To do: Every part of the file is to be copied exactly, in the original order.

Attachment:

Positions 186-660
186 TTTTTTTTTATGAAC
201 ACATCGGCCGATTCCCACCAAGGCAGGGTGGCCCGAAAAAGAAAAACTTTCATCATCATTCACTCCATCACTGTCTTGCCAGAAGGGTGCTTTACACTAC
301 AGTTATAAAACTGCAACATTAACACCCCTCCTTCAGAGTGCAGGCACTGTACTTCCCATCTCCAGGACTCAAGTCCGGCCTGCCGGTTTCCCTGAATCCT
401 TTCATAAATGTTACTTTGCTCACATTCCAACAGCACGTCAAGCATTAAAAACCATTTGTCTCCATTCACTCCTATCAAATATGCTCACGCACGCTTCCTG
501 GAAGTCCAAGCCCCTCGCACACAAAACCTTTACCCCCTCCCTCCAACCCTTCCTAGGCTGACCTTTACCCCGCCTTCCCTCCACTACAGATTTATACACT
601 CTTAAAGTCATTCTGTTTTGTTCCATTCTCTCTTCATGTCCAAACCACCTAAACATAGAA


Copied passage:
Positions 186-660
186 TTTTTTTTTATGAAC
201 ACATCGGCCGATTCCCACCAAGGCAGGGTGGCCCGAAAAAGAAAAACTTTCATCATCATTCACTCCATCACTGTCTTGCCAGAAGGGTGCTTTACACTAC
301 AGTTATAAAACTGCAACATTAACACCCCTCCTTCAGAGTGCAGGCACTGTACTTCCCATCTCCAGGACTCAAGTCCGGCCTGCCGGTTTCCCTGAATCCT
401 TTCATAAATGTTACTTTGCTCACATTCCAACAGCACGTCAAGCATTAAAAACCATTTGTCTCCATTCACTCCTATCAAATATGCTCACGCACGCTTCCTG
501 GAAGTCCAAGCCCCTCGCACACAAAACCTTTACCCCCTCCCTCCAACCCTTCCTAGGCTGACCTTTACCCCGCCTTCCCTCCACTACAGATTTATACACT
601 CTTAAAGTCATTCTGTTTTGTTCCATTCTCTCTTCATGTCCAAACCACCTAAACATAGAA